Creativity often may be overlooked in science, technology, engineering, and math (STEM), but STEM teachers are finding ways to make their lessons and courses innovative and encourage their students to be creative. For example, Emily Faulconer, assistant professor of math, physical, and life sciences at Embry-Riddle Aeronautical University in Daytona Beach, Florida, says, “I challenge my students to summarize a concept in the form of a haiku…It helps them with vocabulary and thinking through the process, and gets students thinking outside the box…Haiku is a literary device, and easy to infuse.”
Faulconer cites “a recent interest in humanistic STEM at Embry-Riddle” that is supporting the infusion of the humanities into STEM courses. “It helps students view the sciences more broadly. They can look at science from other angles,” she contends.
As an online instructor, Faulconer posts haikus—her students’ and her own—in the discussion forum, and they’re not assessed because “the rubric grades on how students engage; it doesn’t have to be on the haiku. Students are assessed on one initial post and two reply posts [and giving] accurate responses,” she points out. While not all students contribute haikus, “the students think haiku is fun, and they comment on them. I enjoy reading them and so do they,” she relates.
“We’ve been doing infusions of other disciplines into science/STEM,” Faulconer continues. As the result of a research project on students’ perception of connections between the Introduction to General Chemistry 1 course and other STEM disciplines; the course and non-STEM disciplines; the course and their future careers; and the course and their academic degree, Faulconer and her science colleagues have changed the course’s module titles, “[leaning] more on other disciplines to make the modules sound more engaging,” she reports.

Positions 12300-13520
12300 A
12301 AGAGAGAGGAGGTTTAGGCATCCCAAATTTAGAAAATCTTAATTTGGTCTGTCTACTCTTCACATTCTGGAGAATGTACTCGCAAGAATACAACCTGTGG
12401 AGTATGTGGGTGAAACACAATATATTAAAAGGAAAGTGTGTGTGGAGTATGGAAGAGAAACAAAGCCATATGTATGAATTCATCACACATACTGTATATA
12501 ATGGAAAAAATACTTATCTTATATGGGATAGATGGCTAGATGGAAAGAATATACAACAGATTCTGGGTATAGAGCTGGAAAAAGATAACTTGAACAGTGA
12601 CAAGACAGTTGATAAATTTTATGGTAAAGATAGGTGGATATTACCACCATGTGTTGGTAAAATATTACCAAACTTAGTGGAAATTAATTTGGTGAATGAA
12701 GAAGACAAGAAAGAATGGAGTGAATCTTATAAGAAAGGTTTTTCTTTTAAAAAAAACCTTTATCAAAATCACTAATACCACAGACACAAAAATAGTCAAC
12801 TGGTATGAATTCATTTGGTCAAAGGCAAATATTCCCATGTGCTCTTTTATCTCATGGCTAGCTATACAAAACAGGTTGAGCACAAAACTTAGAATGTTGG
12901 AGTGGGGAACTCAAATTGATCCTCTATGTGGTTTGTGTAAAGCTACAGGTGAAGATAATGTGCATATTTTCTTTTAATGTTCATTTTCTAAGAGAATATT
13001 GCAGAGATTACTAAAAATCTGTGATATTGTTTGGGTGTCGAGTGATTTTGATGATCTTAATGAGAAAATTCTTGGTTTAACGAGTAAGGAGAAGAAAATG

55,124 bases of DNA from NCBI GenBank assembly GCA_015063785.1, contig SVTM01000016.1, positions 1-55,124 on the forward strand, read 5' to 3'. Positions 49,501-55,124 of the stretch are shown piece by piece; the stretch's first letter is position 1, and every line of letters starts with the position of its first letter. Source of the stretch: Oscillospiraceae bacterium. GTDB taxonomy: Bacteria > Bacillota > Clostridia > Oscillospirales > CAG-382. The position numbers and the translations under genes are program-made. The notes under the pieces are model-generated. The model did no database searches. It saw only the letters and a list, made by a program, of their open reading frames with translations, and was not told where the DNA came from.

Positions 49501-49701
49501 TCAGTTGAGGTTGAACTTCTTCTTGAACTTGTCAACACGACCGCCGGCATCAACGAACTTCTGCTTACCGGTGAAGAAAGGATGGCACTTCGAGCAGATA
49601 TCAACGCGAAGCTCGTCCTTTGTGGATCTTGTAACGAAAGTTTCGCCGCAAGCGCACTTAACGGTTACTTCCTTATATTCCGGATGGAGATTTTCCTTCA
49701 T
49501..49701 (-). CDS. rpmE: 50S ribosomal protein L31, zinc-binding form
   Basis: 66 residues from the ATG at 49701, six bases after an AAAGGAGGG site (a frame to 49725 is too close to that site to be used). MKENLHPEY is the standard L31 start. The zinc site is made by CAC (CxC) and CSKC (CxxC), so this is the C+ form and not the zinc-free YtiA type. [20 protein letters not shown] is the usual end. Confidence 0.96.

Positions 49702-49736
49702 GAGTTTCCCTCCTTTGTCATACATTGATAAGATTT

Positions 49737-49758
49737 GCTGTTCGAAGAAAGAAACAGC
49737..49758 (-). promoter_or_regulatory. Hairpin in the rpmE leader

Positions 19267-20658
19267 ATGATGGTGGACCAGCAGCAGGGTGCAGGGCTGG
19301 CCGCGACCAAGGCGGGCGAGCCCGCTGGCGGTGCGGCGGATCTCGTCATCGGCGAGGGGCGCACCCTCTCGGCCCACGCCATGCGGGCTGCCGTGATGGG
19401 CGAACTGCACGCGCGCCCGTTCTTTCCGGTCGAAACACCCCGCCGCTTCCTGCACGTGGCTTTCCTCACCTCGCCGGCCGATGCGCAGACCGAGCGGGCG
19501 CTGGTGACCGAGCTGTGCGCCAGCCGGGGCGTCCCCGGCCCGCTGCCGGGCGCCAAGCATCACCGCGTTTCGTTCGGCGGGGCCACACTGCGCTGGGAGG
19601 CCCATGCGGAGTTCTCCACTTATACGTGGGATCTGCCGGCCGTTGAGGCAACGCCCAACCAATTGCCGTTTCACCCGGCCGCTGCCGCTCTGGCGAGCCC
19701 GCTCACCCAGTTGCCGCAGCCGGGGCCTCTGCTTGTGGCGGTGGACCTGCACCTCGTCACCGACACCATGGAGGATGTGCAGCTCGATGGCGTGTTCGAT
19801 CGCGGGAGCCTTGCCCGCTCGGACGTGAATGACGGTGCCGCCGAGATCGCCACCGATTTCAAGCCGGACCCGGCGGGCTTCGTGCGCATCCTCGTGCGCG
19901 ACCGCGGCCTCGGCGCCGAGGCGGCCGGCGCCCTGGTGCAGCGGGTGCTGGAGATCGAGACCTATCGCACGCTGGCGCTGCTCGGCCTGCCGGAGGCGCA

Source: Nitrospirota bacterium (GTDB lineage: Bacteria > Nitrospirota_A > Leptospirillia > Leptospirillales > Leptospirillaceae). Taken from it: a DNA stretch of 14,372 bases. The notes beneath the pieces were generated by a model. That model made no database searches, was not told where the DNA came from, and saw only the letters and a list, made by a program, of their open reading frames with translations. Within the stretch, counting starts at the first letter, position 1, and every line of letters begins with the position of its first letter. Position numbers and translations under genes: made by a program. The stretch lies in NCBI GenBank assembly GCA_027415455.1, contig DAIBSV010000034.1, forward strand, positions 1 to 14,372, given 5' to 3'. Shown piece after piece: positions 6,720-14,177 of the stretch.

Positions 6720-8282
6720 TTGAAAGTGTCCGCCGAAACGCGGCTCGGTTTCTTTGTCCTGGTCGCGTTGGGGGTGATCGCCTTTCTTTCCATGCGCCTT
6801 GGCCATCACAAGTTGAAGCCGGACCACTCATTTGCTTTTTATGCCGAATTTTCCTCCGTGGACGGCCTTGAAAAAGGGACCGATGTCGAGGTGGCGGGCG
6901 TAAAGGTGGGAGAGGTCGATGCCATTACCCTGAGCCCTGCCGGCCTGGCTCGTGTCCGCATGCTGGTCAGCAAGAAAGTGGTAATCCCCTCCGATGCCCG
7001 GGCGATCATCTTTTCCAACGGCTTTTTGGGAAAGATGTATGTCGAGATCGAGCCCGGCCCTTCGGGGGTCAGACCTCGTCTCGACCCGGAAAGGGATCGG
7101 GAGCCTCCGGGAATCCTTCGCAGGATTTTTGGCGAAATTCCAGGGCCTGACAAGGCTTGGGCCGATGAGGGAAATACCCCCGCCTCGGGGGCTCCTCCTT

For instance, the course’s Introduction to Chemistry module has become Bacon and Gunpowder. “Philosopher Roger Bacon was the first European to develop a formula for gunpowder. [The new title] shows how important math is, which is taught in introductory courses,” Faulconer contends.
Solubility and Intermolecular Forces in Oxidation is now Water, Water, Everywhere because understanding “solubility and intermolecular forces in the context of water [makes sense because] so many reactions occur in aqueous environments,” she maintains.
And Solution Chemistry has become The Liquidation of Witches. “The phenomenon is from The Wizard of Oz, [when the Wicked Witch says,] ‘I’m melting!’ But she didn’t melt; she might have dissolved, but not melted. In the movie, she smokes when ‘melting.’ Smoke is suspicious; it was a chemical reaction,” Faulconer explains.
Last year, Faulconer and another Embry-Riddle professor created an interdisciplinary and multidisciplinary science course called Science of Flight. “Students are assessed on all subjects: biology, chemistry, environmental science, geology, and physics. It’s a general education course, [created] to give non-science students more interesting options. It’s a really popular class and is now running multiple sections online. Student feedback is positive,” Faulconer reports.
“I enjoy finding the interdisciplinary connections,” she relates. “The College of Arts and Sciences is so broad! It’s easy to stay siloed and not reach out to colleagues. This has encouraged me to work more closely with instructors with whom I haven’t worked before. Now they’re asking me about the science slant to, for example, Edgar Allan Poe and his possible death by carbon monoxide poisoning.”
Linking Robotics and Physics